Agile Principles in Action

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Agile Principles in Action

Check out this evaluation of each of the Agile principles to ensure that you are incorporating them into your business and frameworks.

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I recently wrote about the Agile Values and what they mean to me.  So many people I run into think just using a set of specific practices will make their teams Agile – wrong.  Over the years I’ve come to realize that Agile is mostly a mindset – a way of thinking differently about software development.  Incorporating sprints, user stories, daily stand-ups, and other process-related practices can still lead to failure – unless we also change the way we think.

The simplicity of Agile – the Agile Manifesto’s four values and twelve principles – can sometimes mask the challenge of learning to think and behave differently.  A culture of agility means embracing ideas that many of us are uncomfortable with, or even fear. 

Here’s what the Agile Principles mean to me.

Our highest priority is to satisfy the customer through early and continuous delivery of valuable software. Some of us in IT have forgotten that the primary goal of software development is the development and delivery of software; the end goal is not documentation or project plans. Agile development doesn’t force our customers to wait months before software can be seen – we show working software after every sprint – often every two weeks. Then, two weeks later, more working software is delivered. Continuous delivery of software allows for quicker feedback from stakeholders, which gives better visibility into the development process, and results in software that is more satisfying to our customers.

The last part of this principle states “…delivery of valuable software.” One of the keys to Agile success is that we are always working on what the Product Owner considers the highest value features. Business value is determined through stakeholder collaboration, and then the Product Backlog is groomed/refined, prioritized and ranked so the team always knows what is most important. This loop of delivering software, obtaining quick feedback, refining the backlog, then repeating the process helps us deliver high value quickly and continuously.

Welcome changing requirements, even late in development. Agile processes harness change for the customer's competitive advantage. A reality of most software development is that requirements change – sometimes often. Market conditions change, technologies change, stakeholders change their minds or come up with better ideas…the list goes on and on for why requirements may change. Traditional software development often takes a change management approach to reduce scope creep, which can result in “change prevention.” Agile development welcomes change and treats changes equally – putting changes into the Product Backlog where they are prioritized and ranked among the other user stories. Late arriving, high priority requirements that are quickly developed and deployed to production could potentially deliver a competitive edge – why wouldn’t we want to incorporate these better ideas into our software?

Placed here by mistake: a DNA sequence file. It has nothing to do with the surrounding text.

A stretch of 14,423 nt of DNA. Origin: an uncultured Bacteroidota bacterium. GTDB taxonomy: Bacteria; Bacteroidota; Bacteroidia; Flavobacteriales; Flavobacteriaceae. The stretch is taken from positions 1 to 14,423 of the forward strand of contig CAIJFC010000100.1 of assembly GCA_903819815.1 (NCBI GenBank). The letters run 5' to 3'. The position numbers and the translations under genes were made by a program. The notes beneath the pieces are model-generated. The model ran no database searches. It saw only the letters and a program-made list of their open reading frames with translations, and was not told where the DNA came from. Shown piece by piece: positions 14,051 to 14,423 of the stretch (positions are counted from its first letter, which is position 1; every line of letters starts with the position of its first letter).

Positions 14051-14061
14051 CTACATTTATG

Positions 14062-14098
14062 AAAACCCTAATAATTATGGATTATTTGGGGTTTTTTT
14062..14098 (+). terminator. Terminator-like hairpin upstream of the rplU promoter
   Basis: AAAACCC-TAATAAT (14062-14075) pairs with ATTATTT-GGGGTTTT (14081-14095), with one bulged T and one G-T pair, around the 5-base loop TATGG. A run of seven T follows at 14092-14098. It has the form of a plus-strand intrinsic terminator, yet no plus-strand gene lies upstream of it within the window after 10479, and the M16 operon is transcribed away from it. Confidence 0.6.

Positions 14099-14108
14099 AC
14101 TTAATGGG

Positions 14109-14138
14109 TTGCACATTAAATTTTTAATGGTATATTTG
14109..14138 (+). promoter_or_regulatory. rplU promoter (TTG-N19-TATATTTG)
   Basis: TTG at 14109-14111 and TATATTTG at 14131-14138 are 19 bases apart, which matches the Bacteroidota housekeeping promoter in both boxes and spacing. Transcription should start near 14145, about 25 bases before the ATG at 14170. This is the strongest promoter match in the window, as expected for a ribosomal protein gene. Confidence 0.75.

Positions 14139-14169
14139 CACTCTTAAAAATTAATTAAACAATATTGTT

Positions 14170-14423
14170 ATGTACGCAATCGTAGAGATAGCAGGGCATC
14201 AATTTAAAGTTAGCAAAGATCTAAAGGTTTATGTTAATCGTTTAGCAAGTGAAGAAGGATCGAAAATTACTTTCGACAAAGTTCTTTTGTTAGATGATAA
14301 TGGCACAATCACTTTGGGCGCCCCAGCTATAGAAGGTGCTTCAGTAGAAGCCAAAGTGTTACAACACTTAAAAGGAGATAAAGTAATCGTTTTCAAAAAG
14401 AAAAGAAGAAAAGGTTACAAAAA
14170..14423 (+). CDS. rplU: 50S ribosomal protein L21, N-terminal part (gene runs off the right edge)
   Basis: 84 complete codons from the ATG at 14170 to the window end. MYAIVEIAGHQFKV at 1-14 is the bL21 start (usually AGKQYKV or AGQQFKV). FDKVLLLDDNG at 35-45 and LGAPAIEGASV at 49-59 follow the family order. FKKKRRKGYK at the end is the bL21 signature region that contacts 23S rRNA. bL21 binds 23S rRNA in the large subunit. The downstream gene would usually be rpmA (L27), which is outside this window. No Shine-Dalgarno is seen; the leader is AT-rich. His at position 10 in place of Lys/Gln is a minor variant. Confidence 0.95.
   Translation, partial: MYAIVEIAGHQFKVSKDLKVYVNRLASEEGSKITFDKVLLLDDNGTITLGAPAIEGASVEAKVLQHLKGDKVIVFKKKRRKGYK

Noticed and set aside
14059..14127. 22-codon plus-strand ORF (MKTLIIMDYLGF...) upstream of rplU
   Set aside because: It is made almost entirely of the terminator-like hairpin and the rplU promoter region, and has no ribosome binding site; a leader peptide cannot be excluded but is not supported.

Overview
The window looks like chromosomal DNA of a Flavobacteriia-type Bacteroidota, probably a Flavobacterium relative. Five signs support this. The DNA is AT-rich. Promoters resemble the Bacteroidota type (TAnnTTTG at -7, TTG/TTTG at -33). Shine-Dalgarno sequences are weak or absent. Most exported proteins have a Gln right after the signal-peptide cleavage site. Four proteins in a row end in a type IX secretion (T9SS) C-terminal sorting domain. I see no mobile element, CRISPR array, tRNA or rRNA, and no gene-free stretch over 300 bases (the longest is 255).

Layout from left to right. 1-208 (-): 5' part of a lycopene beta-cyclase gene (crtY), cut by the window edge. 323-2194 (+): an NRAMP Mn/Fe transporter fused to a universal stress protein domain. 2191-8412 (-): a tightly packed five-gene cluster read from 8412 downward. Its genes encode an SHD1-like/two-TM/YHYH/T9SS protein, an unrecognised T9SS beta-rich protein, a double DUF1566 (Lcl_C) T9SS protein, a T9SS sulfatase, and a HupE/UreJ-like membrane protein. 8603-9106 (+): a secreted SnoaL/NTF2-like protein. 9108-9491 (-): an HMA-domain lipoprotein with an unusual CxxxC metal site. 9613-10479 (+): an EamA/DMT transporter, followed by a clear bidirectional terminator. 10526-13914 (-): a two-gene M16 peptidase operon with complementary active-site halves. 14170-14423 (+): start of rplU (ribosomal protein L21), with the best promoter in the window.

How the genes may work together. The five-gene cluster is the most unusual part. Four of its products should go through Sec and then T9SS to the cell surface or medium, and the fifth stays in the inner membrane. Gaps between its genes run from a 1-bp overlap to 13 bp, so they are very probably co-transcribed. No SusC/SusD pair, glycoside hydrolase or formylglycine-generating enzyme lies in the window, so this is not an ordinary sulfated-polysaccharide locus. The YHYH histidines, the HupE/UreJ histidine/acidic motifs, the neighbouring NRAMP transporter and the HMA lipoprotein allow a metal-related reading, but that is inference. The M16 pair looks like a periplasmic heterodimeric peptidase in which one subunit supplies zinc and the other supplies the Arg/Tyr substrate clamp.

Deliver working software frequently, from a couple of weeks to a couple of months, with a preference to a shorter timescale. Frequent delivery of working software allows stakeholders to see their user stories come to life and offers short feedback cycles. These short iterations of delivery and feedback help ensure that what is being developed is truly what stakeholders want. Frequent software delivery also provides high visibility and transparency into the project, because everyone sees what has or has not been developed to date. Finally, short delivery and feedback cycles reduce project risk because stakeholders can change direction more quickly if a feature is deemed unnecessary, or a feature with higher value is discovered. The days of development teams being handed requirements and going away for six months before showing working code are over – at least in an Agile environment.